Glycemic Index of Honey vs. Sugar
The glycemic index, or GI, of a food indicates how quickly or slowly it will raise blood sugar levels once consumed; the higher a food ranks on the GI scale the more rapidly it will increase blood sugar levels. Sugar ranks higher on the glycemic index scale than honey, meaning it will raise blood sugar levels more quickly. This is due to the higher concentration of fructose in sugar. Sugar ranks at 65 on the glycemic index scale, while the exact glycemic ranking of honey varies because the composition of honey can vary, however, on average honey ranks at 61. Overall, the difference is minimal.
Benefits of Honey
Although not all honey is created equal, raw honey does contain several health benefits.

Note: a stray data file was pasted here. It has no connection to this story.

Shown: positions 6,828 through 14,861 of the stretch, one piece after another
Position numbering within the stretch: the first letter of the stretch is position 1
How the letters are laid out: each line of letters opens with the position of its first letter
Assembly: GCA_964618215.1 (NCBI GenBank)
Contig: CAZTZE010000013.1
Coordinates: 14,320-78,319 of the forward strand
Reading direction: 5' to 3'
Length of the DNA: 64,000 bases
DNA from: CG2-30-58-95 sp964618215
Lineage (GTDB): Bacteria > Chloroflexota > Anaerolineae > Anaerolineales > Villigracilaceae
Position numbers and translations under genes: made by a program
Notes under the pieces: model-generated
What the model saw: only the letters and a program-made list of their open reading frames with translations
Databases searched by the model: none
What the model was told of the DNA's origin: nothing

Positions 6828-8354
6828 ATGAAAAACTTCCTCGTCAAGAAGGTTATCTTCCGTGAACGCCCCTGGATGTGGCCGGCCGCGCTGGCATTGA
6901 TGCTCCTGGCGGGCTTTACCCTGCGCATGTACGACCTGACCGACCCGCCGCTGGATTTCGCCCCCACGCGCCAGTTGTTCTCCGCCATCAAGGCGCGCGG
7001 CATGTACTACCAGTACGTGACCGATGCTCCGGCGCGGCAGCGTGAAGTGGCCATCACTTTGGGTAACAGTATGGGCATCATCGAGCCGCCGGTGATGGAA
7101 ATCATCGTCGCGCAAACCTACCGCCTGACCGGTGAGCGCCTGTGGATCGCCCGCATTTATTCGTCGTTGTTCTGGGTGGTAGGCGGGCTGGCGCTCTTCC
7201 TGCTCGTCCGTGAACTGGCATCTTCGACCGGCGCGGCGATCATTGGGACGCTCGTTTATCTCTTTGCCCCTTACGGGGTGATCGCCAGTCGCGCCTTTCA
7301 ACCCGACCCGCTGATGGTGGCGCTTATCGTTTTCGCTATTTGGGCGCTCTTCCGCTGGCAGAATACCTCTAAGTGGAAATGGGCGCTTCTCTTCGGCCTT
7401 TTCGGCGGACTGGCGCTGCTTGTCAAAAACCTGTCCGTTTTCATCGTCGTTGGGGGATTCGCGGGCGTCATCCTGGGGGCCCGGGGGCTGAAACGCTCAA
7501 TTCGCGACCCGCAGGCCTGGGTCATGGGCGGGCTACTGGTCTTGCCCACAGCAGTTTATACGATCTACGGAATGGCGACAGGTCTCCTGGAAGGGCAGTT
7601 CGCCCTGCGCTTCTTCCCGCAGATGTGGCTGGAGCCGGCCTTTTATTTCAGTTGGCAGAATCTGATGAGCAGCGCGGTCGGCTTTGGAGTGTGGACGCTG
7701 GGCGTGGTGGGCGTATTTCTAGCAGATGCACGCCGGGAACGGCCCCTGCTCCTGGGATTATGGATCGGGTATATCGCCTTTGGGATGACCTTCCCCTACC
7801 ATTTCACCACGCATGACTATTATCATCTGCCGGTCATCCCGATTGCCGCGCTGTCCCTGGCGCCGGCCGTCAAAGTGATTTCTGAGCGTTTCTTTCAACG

Source in Antioxidants
Research has shown that some of the main health benefits of honey are from its content of antioxidants. (4) Natural raw honey contains a range of compounds that act as antioxidants including phytochemicals, flavonoids, and ascorbic acid. These compounds, specifically flavonoids, have been shown to have anti-inflammatory properties and other health benefits. (5)
Source of Vitamins and Minerals
In addition to its antioxidant properties, honey is a natural source of vitamins and minerals. The exact breakdown in nutritional content will vary from one honey to the next, as bees pollinate in different regions on different plants, however, natural honey has been shown to contain small amounts of niacin (vitamin B3), riboflavin (vitamin B2), pantothenic acid (vitamin B5), calcium, magnesium, manganese, potassium, phosphorus, and zinc, as well as trace amounts of many other nutrients. (5)
Antibacterial, Antifungal and Anti-Inflammatory Properties